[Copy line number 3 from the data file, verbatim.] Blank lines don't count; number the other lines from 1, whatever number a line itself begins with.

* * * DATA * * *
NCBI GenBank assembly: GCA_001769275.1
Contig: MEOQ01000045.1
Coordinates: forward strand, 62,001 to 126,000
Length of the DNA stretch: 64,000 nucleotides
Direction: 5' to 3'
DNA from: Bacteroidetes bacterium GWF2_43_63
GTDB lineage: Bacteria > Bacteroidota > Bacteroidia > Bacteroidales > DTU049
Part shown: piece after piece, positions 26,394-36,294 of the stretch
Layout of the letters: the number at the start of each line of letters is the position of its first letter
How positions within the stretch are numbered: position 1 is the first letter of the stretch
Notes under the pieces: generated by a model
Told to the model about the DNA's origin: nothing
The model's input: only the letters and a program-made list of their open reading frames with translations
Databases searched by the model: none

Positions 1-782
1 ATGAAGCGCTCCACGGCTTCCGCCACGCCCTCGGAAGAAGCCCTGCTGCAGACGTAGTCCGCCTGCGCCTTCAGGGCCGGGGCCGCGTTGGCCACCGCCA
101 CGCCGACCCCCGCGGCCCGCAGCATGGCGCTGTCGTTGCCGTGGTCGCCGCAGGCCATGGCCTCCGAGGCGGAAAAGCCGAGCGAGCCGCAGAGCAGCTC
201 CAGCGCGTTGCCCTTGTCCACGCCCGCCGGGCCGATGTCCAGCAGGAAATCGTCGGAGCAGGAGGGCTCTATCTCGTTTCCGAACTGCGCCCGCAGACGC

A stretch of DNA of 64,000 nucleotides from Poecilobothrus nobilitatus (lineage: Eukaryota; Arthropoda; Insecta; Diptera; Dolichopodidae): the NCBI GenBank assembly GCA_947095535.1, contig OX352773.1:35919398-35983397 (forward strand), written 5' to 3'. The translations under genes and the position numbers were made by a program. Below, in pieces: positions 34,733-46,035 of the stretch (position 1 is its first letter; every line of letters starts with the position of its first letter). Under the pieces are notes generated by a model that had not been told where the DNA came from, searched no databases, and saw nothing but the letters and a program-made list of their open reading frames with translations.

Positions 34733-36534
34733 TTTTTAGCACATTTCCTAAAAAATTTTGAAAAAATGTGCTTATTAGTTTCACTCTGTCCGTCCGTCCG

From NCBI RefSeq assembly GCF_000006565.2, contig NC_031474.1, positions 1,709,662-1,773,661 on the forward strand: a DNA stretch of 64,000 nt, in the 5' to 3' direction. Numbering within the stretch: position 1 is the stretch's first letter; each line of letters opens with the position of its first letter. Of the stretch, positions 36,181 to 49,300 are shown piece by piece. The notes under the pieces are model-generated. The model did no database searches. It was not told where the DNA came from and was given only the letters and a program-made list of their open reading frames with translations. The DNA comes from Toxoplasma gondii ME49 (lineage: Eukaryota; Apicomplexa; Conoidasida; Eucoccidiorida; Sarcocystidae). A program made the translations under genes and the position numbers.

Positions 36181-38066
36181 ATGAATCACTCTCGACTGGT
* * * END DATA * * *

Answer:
Coordinates: forward strand, 62,001 to 126,000